The wide range of baijiu styles also means the category can play nice with a broad array of supporting ingredients. “There are so many secondary ingredients that can work with baijiu,” says Derrick Li, bar director at Palette Tea Garden in San Mateo, Calif. “Passion fruit, coconut oil, strawberry, tea, pineapple, apple, nuts, prickly pear — the list goes on.”
The Building Blocks of Flavor
The prime mover of baijiu’s broad flavor range — and subsequently, the eclectic scope of cocktails they can create — is qu (pronounced “chew”), clumps of grains formed into large bricks or small balls and left to ferment. Over time, yeast, mold, and microbacteria cultivate the qu, which converts the grains’ starch into sugar and, eventually, alcohol. This isn’t as unusual as it may sound — the fermented mold koji works in a similar fashion to produce sake and shochu in Japan. Fermentation can occur in myriad vessels of varying size, from jars to mud pits. Climate and terroir substantially impact qu’s chemistry; moving a distillery so much as a mile can greatly change the resultant baijiu’s flavor profile.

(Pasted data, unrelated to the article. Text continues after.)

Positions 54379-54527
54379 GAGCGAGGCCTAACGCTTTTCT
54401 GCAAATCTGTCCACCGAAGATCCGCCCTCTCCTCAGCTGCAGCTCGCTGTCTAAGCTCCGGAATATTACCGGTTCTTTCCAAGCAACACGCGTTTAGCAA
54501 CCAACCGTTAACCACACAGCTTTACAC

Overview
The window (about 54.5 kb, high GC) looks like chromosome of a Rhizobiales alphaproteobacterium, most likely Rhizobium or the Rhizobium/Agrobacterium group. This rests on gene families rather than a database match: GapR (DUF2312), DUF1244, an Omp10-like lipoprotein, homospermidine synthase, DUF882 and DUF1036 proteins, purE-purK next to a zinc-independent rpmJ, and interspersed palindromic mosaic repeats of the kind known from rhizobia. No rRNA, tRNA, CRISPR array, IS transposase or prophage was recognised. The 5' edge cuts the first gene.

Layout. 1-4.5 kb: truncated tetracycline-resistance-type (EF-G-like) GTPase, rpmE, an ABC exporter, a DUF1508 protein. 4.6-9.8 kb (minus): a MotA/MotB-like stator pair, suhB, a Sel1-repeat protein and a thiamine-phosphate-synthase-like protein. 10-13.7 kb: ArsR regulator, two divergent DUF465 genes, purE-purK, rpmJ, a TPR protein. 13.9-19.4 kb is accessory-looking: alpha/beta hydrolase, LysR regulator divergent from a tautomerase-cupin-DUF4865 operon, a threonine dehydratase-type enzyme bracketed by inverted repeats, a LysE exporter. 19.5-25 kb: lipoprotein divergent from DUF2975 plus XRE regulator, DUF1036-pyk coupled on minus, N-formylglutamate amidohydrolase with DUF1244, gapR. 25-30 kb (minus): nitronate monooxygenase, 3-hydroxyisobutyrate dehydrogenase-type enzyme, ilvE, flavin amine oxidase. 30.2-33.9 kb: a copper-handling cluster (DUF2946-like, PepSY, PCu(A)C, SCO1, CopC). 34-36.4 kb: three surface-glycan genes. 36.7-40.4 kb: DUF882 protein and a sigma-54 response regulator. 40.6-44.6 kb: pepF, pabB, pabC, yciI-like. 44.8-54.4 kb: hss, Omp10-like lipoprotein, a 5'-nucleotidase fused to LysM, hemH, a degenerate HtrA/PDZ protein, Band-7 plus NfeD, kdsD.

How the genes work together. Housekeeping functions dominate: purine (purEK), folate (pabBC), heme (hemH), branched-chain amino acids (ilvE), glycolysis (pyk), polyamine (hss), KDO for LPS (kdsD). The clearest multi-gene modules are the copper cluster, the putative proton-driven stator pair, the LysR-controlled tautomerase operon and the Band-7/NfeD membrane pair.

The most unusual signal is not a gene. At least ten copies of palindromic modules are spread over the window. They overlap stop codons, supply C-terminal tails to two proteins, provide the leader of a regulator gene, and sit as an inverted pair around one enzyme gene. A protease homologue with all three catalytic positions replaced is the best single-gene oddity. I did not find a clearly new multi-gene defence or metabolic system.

Such rampant volatility creates a wide range of variance that is somewhat unknown to the average American imbiber. “Flavor is definitely a huge misconception with baijiu because it’s not a flavor profile that we’re used to here in America,” Li says. “This can be extremely frustrating when people aren’t open to the idea of trying a different type of spirit.”